The algorithm sends decisions that can have a major impact on the residents. De Jong: “It is very important that such an algorithm is valid.” Especially because potential factors such as ethnicity, age, or income level of the residents can play a role. “Then you come soon, for example, at ethnic profiling and other unconstitutional matters.”

Ger Baron, CTO of Amsterdam, recognises this. He develops a system that aid workers based on large amounts of data to help assess how safe certain neighbourhoods are. That is because the church firefighters and ambulance workers are sometimes attacked. The system uses color codes: If people live in a house or neighborhood that fit the pattern of people with violent behavior, for example, the code jumps on red and extra security personnel.

How do you determine the encryption algorithm that determines which remains neutral and not, for example, unjustifiably turns red at homes only because immigrants or foreigners live? “It could just be that the color code is often negative in neighborhoods with low incomes for example,” says Baron. It all depends as to what criteria the algorithm decided.

“Politicians and officials must find out more: where is that algorithm based on,” says De Jong. Politicians also read bills before they approve it; They must now increasingly understand the functional design of software applications and understand the algorithms. Drivers often do not have the technical knowledge to properly evaluate the technique, according to De Jong. “That need not be bad, but they need to check information thoroughly just as they do to bills.”

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3. Companies have too much influence

Amsterdam and Eindhoven advertise both as urban living lab: an urban laboratory for new technologies. That sounds like the language of technology companies. And it is. In Eindhoven the French company Atos pays large-scale experiments. GER Baron of Amsterdam is, in his own words approached”daily” by companies who want to try out new technologies on locals. He rejects most.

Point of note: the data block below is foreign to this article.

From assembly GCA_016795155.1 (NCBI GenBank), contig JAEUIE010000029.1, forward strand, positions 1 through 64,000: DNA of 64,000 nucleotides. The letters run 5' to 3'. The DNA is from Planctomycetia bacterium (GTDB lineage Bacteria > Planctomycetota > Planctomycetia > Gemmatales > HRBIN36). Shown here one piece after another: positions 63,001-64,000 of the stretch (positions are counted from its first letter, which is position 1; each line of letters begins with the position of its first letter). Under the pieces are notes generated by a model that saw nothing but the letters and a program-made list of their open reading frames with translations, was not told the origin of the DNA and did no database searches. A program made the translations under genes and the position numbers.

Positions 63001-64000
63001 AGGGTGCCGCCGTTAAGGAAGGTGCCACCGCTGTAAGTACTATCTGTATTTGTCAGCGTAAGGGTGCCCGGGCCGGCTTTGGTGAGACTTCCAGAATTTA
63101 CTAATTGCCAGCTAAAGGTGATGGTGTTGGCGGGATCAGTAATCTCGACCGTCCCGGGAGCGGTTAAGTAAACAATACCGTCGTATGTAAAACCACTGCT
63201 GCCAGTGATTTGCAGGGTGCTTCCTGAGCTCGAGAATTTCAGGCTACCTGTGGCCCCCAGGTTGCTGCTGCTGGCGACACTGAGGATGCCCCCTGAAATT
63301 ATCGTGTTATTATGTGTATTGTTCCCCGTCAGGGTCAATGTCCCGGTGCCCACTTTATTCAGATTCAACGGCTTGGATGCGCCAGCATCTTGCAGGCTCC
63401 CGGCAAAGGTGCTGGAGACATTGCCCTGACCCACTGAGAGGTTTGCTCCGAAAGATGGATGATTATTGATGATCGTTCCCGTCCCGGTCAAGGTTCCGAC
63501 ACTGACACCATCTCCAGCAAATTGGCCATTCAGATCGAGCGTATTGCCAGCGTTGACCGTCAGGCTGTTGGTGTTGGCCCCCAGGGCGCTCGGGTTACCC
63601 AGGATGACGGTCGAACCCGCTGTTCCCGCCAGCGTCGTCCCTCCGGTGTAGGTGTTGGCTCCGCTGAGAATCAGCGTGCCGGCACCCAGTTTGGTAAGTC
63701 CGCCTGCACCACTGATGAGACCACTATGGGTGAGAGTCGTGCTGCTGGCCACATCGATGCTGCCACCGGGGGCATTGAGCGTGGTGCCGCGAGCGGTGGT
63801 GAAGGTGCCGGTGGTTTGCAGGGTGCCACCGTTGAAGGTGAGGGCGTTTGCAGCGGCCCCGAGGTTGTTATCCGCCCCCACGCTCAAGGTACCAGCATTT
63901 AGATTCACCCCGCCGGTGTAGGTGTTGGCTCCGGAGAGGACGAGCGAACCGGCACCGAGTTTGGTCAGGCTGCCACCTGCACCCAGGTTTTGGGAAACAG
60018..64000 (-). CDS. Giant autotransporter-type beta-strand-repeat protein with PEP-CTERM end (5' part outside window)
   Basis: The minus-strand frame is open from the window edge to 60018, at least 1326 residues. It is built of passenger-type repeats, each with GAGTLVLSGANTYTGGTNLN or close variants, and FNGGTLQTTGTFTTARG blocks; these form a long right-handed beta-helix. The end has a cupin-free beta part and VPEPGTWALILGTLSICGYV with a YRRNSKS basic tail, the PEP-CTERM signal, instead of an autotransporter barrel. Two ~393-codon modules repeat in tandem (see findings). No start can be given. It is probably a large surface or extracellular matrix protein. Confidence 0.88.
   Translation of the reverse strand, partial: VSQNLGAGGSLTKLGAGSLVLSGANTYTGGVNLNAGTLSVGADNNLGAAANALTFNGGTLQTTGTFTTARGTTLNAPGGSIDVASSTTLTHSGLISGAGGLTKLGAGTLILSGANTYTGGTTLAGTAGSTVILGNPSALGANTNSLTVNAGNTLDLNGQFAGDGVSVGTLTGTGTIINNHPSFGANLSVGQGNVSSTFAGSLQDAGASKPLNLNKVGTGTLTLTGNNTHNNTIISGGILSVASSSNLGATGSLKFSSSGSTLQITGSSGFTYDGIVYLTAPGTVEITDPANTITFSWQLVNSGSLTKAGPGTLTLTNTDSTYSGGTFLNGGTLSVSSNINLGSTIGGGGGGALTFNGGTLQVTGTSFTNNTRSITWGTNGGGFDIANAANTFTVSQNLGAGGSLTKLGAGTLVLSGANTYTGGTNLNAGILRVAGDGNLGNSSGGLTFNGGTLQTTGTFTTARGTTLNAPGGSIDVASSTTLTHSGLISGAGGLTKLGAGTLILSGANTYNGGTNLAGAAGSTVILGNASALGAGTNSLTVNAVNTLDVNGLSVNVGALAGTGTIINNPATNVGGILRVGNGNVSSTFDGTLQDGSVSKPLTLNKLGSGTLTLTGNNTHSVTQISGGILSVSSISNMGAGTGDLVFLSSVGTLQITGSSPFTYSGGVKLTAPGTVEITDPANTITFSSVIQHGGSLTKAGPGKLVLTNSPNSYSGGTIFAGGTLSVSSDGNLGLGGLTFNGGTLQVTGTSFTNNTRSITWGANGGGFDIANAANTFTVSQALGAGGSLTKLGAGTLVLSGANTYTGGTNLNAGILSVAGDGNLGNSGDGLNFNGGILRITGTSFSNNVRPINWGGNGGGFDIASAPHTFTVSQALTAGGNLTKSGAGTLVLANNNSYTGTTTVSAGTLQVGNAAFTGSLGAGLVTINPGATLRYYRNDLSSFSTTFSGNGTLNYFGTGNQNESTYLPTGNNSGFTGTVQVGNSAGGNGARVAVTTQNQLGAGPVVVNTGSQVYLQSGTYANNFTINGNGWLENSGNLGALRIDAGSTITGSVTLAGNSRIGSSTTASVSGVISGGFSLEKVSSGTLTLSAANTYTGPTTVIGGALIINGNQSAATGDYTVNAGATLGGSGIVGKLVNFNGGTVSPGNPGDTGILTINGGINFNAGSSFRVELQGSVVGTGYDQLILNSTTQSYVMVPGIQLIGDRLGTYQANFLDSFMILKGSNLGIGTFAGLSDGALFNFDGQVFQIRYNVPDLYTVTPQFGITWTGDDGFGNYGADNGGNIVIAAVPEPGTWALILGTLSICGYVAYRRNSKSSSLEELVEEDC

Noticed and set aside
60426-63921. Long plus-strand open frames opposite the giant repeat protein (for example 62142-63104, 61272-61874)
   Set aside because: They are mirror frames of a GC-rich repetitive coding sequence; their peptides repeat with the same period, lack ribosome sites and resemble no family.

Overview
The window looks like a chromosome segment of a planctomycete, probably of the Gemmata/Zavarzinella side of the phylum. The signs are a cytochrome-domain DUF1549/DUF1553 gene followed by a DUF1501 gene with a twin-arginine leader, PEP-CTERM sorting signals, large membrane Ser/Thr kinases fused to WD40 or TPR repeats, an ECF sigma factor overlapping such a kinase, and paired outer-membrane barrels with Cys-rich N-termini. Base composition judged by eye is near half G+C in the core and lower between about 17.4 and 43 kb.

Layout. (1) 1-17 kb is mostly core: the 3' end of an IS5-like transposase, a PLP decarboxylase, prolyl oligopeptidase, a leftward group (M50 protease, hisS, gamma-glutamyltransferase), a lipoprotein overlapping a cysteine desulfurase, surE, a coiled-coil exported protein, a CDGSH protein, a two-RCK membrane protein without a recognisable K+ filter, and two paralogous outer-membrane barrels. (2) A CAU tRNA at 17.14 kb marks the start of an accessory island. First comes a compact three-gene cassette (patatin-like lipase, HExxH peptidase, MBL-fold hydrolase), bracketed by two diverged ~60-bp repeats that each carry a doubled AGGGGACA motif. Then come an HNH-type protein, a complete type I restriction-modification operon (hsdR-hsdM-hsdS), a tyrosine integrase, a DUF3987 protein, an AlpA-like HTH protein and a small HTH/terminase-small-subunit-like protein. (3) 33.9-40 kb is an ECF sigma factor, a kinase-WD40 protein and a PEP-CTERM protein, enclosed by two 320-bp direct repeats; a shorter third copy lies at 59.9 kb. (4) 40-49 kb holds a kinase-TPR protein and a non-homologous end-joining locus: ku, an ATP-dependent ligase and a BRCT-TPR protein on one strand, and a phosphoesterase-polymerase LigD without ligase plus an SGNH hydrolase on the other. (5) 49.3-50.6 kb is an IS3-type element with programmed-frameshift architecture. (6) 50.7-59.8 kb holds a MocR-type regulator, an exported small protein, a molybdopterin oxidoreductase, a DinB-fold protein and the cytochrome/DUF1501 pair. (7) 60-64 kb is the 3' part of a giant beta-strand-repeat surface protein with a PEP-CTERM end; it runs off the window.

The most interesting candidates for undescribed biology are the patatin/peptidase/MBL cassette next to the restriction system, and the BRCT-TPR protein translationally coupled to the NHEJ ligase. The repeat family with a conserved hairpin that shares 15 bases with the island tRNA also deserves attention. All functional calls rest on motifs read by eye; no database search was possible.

Tech Companies like Samsung, Microsoft, IBM and Alphabet (formerly Google) have discovered the smart city and are closely involved in many projects, including in the Netherlands. In itself, it is not strange that they should join in, because those companies are also the innovators.

“But the interests of companies are not always the interests of citizens,” said Baron. They sometimes have different views on the ownership of the data, or the transparency of projects. For the local governments, openness and accountability is important, but companies sometimes want more secrecy to competitors.

The more smart city projects municipalities are going to do, the greater the risk that improper officials be swayed by technology companies. De Jong:

“Partnering with businesses is important and useful for innovation. But the municipality should never lose control.”

 

4. The government screwed up IT

Smart city projects in the core are just IT projects. IT and government are not always a fine combination; million-dollar projects often fail.

De Jong of Harvard conducted research on what determines whether a smart city project is a success or not. It shows that three factors are crucial. The first factor is the ability of municipalities to work together both internally and externally. This often proves difficult.

According to Konto Kosta, “Shared access to data can cause problems: for example, you rarely see that the agency for water talks well with the agency that collects energy data. And the combination of administrative bureaucracy with fast technology is not always good .”

The second factor that the study shows, is the ability of municipalities to set clear goals and to match them to measurable criteria. 

Thirdly, a municipality should be able to analyze all the data. One solution is to hire more data scientists, which are now widely popular – even at companies that have deeper pockets than municipalities. “Municipalities will have to compete harder for those people,” says De Jong.

Telecom company KPN is launching this fall a special network in The Hague and Rotterdam that is intended to connect various sensors together.

Ger Baron also has a lot more smart city plans with Amsterdam in the short term, and Konto Kosta is not going to stop at Hudson Yards. He is with his team already working on other quantified community projects: in a poorer neighbourhood of Brooklyn and in the financial district of Manhattan.

 

This feature originally appeared in NRC.